Understanding Relational Trauma

Relational trauma is a complex and often misunderstood form of trauma that can deeply affect an individual’s emotional well-being and life-long interpersonal relationships. Understanding the intricacies of relational trauma can demystify the origins, symptoms, and, importantly, the approaches to treatment. 

What Is Relational Trauma? 

Relational trauma, sometimes referred to as complex trauma or attachment trauma, is a psychological condition rooted in adverse interpersonal experiences and relationships. It’s distinct from single-incident traumas like accidents or natural disasters and typically arises from prolonged exposure to harmful interactions, often in early life.

At its core, relational trauma originates from a profound disruption in an individual’s ability to form secure, healthy attachments. This disruption can result from experiences such as neglect, physical or emotional abuse, or inconsistent caregiving during childhood. Such distressing relationships can lead to a deep-seated sense of insecurity, vulnerability, and mistrust in the world.

What Are The Effects of Relational Trauma? 

Relational trauma can have profound and enduring effects on an individual’s psychological, emotional, and physical well-being. These effects are wide-ranging and often extend into various facets of an individual’s life. Here, we explore some of the primary consequences of relational trauma:

Emotional Dysregulation

Relational trauma can disrupt one’s ability to manage their emotions effectively. Individuals may experience heightened anxiety, depression, anger, and overwhelming emotional responses to triggers that may seem objectively neutral of ‘every day’. People with relational trauma often struggle to maintain emotional equilibrium, often feeling like they are not in control of their emotional state.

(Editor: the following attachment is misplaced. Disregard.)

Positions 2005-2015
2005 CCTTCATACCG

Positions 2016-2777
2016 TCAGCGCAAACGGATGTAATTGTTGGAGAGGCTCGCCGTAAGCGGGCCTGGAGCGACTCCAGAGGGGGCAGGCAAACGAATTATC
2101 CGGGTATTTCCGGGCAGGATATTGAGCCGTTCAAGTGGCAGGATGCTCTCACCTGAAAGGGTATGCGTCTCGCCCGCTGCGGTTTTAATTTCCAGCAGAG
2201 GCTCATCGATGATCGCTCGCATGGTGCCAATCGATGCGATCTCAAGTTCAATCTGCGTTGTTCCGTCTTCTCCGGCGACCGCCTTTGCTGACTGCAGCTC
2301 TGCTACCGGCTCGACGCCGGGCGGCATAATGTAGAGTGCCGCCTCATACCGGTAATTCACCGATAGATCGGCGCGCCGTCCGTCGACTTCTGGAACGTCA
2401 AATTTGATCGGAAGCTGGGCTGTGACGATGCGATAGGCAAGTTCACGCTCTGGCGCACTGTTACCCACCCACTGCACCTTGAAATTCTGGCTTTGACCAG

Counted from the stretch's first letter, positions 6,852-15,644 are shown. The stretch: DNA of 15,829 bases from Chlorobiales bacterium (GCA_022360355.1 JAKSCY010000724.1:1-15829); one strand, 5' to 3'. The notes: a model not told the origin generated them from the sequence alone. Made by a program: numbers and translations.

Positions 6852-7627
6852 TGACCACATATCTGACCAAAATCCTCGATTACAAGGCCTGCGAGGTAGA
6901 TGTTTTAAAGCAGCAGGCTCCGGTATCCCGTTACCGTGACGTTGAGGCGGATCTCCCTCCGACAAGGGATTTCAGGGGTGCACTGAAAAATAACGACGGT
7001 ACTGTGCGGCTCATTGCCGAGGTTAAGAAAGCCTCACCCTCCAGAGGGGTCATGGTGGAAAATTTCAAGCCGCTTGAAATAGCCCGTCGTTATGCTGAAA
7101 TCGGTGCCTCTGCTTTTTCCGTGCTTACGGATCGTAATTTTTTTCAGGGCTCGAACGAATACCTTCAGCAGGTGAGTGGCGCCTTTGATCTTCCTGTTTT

Low Self-Esteem and Self-Worth

Relational trauma can severely impact an individual’s self-perception. They often internalize negative messages from the traumatic relationship they experienced and develop a distorted self-image. This leads to low self-esteem, self-criticism, complex conditions of worth and pervasive feelings of unworthiness – especially when relational trauma occurs in childhood.

Difficulty in Trusting Others

Trust issues are a common outcome of relational trauma. People who’ve experienced betrayal or emotional harm in relationships may find it challenging to trust others. They may be hypervigilant – which develops as a protective strategy against instability, volatility and unpredictability from caregivers in childhood. Hypervigilance means the amygdala – the so-called treat detector – is overactive. It may perceive sensory information in the environment, such as a change in tone of voice or facial expressions, to be threatening and dangerous, triggering a cascade of reactions linked to the stress response. When the brain is over-actively looking for signs of potential betrayal, it can hinder the development of healthy, secure connections.

Attachment Problems

Attachment can be disrupted by relational trauma. Those affected might exhibit anxious, avoidant, or disorganized attachment patterns, impacting their ability to form close, fulfilling relationships. They may fear abandonment, withdraw in times of stress, or become dependent on others.

Re-enactment of Trauma

Without intervention, individuals may unconsciously reenact their past trauma in current relationships. For example, a person who experienced neglect might repeatedly choose partners who neglect or abandon them, perpetuating the cycle of harm. This is a complex phenomenon caused by various factors, and it is important not to judge or blame a survivor of relational trauma who appears to reenact past trauma. The reenactment may be a misguided attempt to regain control and understand the past or caused by a lack of self-worth, which leads to relationships with partners who reinforce negative self-beliefs. 

Isolation and Loneliness